In The Name of Morsi, Stop

A slew of critical developments in the Middle-East makes an aspiring commentator’s life rather hard. You feel obliged not to make sweeping predictions on a day to day basis that could variably be proven right or wrong due to the uncertainty abound. How long will this latest ceasefire between Hamas and Israel last? How effective will Mohammed Morsi be as a key mediator? Will we ever turn our attention back to Syria as we never did for so much West African drought and starvation? What of Palestinian ascension to non-member observer state in the UN and Israel’s bewilderingly petulant response of further settlement building in the West Bank? All pressing questions, though by my own admission superseded by the disassociated actions of the now ambiguous superstar of the hour, Egyptian President Morsi.

Not a day a after the previous article in which I praised the recently elected moderate Islamist for his tempered response to Israel’s far overreaching response to militancy in the Gaza Strip, did he do something quite unexpected. Issuing a decree against the largely unpopular judiciary that prevented any further decree from being blocked, he ignited a storm, with a predominately secular opposition quick to accuse him of establishing yet another Pharaoh-like autocratic form of rule. It is well within the nature of oppositions to say occasionally hyperbolic things against the incumbent but here in Egypt, barely relieved of the shadow of Mubarak’s long and unfortunate tenure, the shock and revulsion takes on a far less opportunistic tone.

And lo do we see another Middle-Eastern nation simultaneously consumed again with political instability. Not a moment after the opposition protesters said their piece against Morsi’s audacity, did the Islamist supporters rally back in praise of their man. It’s a difficult situation to parse as despite the obvious concerns associated with self-appointed executive authority, Morsi was very quick to try and diffuse the situation with certain assurances. The decree was more limited in scope than initially assumed, and part of a broader draft constitution which is in itself a remarkable process for Egypt to be going through in light of recent history. It includes limitations to presidential terms and civilian oversight of the military.Yet Tahrir Square remained brimming with a feisty atmosphere of defiance and the Supreme Constitutional Court was soon assailed by Islamists intent on disrupting proceedings, likely inspired by their wariness of the court which dissolved the Islamist dominated lower house of parliament during the summer.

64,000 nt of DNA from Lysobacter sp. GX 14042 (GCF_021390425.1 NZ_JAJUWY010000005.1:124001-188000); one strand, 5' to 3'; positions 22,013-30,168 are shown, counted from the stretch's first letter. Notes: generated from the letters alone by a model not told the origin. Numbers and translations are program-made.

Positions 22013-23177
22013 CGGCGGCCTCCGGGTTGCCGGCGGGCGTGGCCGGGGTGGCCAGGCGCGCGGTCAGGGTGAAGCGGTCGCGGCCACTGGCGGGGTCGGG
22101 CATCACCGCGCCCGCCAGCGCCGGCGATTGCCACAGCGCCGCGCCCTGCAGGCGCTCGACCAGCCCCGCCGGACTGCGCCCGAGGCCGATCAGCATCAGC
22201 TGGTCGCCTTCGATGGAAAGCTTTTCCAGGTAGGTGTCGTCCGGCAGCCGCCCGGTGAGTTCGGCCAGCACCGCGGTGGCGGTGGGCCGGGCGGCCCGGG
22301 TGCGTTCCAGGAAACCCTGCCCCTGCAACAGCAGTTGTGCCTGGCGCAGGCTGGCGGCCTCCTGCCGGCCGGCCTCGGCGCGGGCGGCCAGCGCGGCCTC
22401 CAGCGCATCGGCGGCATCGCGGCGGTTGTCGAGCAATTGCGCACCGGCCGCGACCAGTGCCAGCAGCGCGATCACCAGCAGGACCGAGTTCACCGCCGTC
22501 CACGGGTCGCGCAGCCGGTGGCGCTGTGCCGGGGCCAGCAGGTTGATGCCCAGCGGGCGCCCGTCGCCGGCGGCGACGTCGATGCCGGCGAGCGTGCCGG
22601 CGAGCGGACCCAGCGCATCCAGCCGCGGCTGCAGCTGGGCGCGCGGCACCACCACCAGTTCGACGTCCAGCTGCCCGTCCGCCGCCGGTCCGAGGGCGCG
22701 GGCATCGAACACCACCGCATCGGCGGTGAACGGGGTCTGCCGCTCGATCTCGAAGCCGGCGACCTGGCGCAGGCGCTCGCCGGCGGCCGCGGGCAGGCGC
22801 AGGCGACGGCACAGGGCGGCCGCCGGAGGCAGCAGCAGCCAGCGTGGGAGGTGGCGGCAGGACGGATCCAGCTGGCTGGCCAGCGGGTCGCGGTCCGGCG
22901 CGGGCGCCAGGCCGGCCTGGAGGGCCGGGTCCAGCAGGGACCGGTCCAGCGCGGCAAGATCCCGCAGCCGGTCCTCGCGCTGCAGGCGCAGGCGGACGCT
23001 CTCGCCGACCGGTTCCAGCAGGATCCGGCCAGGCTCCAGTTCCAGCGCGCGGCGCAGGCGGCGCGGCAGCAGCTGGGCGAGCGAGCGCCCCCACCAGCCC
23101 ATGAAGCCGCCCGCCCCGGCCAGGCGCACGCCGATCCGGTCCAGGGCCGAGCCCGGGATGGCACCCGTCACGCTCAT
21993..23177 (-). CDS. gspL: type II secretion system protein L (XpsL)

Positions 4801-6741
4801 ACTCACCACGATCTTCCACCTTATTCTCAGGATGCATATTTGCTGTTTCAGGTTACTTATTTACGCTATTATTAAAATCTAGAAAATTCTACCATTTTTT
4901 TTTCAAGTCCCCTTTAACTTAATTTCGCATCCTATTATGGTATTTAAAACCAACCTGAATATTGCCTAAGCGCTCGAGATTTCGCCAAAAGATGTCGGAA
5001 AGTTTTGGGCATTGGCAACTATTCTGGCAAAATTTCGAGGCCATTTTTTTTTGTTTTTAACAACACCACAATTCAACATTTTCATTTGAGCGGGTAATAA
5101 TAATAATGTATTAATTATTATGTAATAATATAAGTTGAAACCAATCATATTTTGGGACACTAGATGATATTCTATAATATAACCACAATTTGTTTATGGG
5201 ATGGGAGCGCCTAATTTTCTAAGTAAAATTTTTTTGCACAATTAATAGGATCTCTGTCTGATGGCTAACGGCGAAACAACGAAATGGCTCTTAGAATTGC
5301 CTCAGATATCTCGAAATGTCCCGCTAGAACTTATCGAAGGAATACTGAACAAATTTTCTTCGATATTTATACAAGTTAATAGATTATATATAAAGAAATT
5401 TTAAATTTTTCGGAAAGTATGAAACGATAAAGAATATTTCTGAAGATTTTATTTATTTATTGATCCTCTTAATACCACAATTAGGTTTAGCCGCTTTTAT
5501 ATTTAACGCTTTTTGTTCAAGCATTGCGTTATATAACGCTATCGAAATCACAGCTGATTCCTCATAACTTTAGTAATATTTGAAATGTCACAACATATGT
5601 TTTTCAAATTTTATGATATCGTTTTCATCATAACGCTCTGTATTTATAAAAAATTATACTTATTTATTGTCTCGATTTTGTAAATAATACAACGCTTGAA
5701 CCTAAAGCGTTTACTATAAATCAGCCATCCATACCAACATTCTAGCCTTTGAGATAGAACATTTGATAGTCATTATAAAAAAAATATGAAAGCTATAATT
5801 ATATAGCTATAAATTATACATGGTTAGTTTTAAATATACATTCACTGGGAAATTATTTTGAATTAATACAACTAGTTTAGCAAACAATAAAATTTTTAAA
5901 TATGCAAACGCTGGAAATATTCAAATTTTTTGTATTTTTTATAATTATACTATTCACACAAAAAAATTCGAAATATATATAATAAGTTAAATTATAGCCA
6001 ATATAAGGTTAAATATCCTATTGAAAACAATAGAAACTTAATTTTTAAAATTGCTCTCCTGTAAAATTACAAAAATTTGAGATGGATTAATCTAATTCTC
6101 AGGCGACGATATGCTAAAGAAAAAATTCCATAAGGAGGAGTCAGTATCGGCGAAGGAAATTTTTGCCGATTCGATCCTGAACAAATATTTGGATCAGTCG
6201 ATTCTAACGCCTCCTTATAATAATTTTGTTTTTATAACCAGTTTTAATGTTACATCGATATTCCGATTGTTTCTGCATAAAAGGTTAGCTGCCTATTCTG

Morsi’s hastily announced referendum for the 15th December on the draft constitution is consummately the gauntlet being laid down, not only for the more obvious factional concerns but also for the democratic future of Egypt. On the condition that the referendum is held fairly and properly, it’s outcome will say a great deal. Whether the secular opposition or Islamist government emerges victorious, the big question is whether the outcome will be respected by the loser. Clashes between opposition and government groups have thus far been limited, which is itself an encouraging sign, but it is hard to say if these spats will dissipate or intensify after the referendum result. If the former, it would be a triumph for the young democratic nation although most commentators predict the latter is more likely.

That comes as something of a surprise to me as although undeniable that Morsi’s attempt at gaining further powers would be intolerable in a more mature democracy, he has shown some conciliatory qualities and the draft constitution is a dramatic improvement on the suspended 1971 version. He hasn’t just steam-rolled over his detractors and neither have they resorted immediately to bloodshed. Organised protests have indeed been aggressive at points but I’m still willing to the believe that there could be a peaceful resolution as long as the respective sides remain patient and aware of the fact that disagreeable politics is a great deal preferable to outright internal conflict. It is rather on a knife’s edge however, and we must reluctantly wait for the referendum, if of course its announcement serves to temporarily calm moods and is allowed to take place.

Egypt, much like Syria, is in my opinion more at the centre of Middle-Eastern stability than Israel at present. Netenyahu’s utterly contemptible response to Palestine’s successful petition to the UN is a perfect example of how utterly irrational some of the involved actors are, and how we should be giving them a very cold shoulder while focusing on less entrenched issues. Egypt and Syria as peaceful, prosperous and democratic nations would be two large symbols of progress in the region. The major difference between the two is that Syria requires action from the rest of the world whilst we can only sit back and let Egypt guide itself through these times. Both are precarious to say the least but, unlike Israel, actionable by the appropriate forces.

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